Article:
If part of the heating unit is exposed around the utensil, it will not impair the coking efficiency. Where possible, use the pan that best fits the heating unit. Use smaller pans on the smaller units.
Never place a cold pan on a hot element. Always allow both units to heat simultaneously.
Basic Rules are Simple for using waterless cookware:
1. Always use the right pan
Select the pan the food will most nearly fill as air pockets created by “too large for the food quantity” pan will destroy vitamins, dry your foods and possibly burn.
2. Rinse prepared fruits and vegetables
Rinse produce in cold water and drain. Enough water clings to the food to combine with natural juices and cooks the food in its own steam. This is waterless, nutritional cooking. Until you get used to this new method, you should add 1/8” of water to the bottom of the pan.
3. Control the heat
throughout the cooking process. If you have too high a heat, it evaporates the steam and your food burns.
4. Get a vapor seal
Start the cooking process on medium heat until the lid begins to flutter. Then turn heat down to low or simmer. After you do this, the lid will form an airtight heat seal.
Watery type food (apples, cabbage) takes about 3 minutes. More solid food (potatoes, carrots) takes about 5 minutes for the lid to seal after turning the heat to low.
5. Don’t peek
Resist that urge to peek! When the cover is removed during the cooking period, heat and steam are allowed to escape. This lengthens the cooking time and dries out the food.
6. Be specific
Follow time charts, recipes and general instructions under specific headings of meats, Vegetables, etc. for the best in nutritional cooking.
General Directions for cooking Fresh Vegetables with waterless cookware:
Wash and remove blemishes. Do not peel unless recipe calls for it, by doing so you lose food value.
Place food in pan it will most nearly fill.
Freshen vegetables in water to bring back the natural moisture content and garden crispness (5-10 minutes), then drain.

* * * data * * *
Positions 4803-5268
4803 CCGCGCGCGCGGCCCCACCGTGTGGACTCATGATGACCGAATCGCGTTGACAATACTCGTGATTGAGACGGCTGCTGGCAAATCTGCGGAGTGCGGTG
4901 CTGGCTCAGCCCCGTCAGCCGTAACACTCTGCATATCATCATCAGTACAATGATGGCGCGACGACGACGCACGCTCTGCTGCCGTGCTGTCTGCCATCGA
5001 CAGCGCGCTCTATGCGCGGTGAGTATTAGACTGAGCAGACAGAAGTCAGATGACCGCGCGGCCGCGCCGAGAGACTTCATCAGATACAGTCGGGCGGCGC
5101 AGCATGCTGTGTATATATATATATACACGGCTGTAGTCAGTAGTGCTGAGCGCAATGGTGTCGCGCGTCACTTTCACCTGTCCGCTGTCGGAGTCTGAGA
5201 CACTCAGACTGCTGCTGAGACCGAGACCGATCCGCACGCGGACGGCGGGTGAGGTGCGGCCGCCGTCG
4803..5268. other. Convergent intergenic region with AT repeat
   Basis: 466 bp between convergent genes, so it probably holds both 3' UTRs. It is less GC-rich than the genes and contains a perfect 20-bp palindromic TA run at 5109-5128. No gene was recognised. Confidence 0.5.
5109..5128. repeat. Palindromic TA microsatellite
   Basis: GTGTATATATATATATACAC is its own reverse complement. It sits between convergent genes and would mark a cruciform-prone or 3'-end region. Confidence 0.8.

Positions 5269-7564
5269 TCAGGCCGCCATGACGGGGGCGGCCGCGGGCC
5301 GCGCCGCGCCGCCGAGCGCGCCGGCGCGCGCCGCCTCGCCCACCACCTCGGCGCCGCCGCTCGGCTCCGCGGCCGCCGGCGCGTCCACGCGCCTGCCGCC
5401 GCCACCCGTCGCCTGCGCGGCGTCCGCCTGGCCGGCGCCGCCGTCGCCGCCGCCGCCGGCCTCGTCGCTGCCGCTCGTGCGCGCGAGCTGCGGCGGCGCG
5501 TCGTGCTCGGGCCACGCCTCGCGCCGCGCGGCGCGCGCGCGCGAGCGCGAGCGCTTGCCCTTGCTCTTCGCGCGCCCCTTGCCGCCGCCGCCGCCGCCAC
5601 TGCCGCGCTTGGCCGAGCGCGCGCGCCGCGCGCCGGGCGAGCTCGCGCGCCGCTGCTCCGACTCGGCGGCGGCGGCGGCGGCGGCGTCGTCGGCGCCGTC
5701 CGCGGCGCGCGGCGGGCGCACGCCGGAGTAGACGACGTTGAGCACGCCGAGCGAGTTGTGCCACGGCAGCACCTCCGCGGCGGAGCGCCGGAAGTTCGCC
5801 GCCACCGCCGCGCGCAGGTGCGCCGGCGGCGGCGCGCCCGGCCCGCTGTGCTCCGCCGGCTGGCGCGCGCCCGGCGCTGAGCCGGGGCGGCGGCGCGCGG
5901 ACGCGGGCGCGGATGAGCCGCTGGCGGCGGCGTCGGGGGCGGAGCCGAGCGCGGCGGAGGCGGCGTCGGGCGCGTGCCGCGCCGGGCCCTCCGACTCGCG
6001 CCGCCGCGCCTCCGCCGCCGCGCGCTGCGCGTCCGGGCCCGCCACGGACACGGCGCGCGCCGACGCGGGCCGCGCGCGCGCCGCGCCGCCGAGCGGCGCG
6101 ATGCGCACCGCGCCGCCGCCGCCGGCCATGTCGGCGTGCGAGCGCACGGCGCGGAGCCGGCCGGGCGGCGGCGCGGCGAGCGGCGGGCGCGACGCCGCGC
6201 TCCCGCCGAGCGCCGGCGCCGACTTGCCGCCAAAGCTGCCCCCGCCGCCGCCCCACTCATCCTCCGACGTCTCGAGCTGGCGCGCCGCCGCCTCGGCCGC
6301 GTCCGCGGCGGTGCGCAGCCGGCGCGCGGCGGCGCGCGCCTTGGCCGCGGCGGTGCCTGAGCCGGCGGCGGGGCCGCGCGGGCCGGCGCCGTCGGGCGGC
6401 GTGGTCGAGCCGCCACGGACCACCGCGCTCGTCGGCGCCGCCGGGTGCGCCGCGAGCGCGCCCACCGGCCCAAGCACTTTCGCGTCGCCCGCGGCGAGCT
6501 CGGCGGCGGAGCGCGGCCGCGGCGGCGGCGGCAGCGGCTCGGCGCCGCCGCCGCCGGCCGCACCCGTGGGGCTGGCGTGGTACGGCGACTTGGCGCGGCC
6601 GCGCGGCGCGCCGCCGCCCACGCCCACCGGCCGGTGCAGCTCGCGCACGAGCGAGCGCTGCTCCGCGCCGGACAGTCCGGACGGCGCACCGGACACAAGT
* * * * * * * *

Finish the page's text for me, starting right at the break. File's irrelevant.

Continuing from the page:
Potatoes are usually cooked whole and must be thoroughly dried before cooking. If cut into halves or quarters to shorten cooking time, place skin side against the utensil. A slightly higher temperature is required for potatoes than other vegetables.
Cover and cook over medium heat for 3 to 5 minutes.
Reduce heat to Low and continue cooking for required length of time. Cooking time begins when heat is reduced to Low.
The time guide below is approximate. Actual cooking time will vary on the quantity, age and size being cooked.
|Cooking time in minutes on low heat||Cooking time in minutes on low heat|
|Beans, green or wax (cut)||25-30||Onions (whole)||20-30|
|Beans, Lima||35-39||Parsnips (sliced)||15-25|
|Broccoli||15-20||Potatoes, white (quartered)||20-25|
|Brussels Sprouts||15-20||Potatoes, sweet (baked on stove)||35-45|
|Cabbage (shredded)||10-15||Potatoes, (baked) medium||50-55|
|Cauliflower (flowerets)||10-15||Squash, summer (cubed)||15-20|
|Celery (1 inch length)||10-15||Squash, winter||30-40|
|Greens||10-12||Turnips (peel and slice)||25-30|
General Directions for cooking Frozen Vegetables using waterless cookware:
Use a pan that food will most nearly fill.
Food need not be thawed.
Use no water. Due to dryness, lima beans and frozen corn require crisping in cold water 5 minutes before cooking.
Cover pan. Start on medium heat 5-10 minutes, or until vapor appears, then reduce to Low.
Shake pan holding cover tight once during starting time, and once during second period.
Continue cooking until done. Season at end of cooking.
Cooking time begins when heat is reduced to Low.
The time guide below is approximate. Actual cooking time will vary depending on the quantity and size being cooked.
|Carrots and Peas||5-7|
|Corn (cut) (see general directions)||12-15|
|Lima Beans (see general directions)||5-20|
If vegetables have thawed the cooking time begins at the time the pan is put over heat.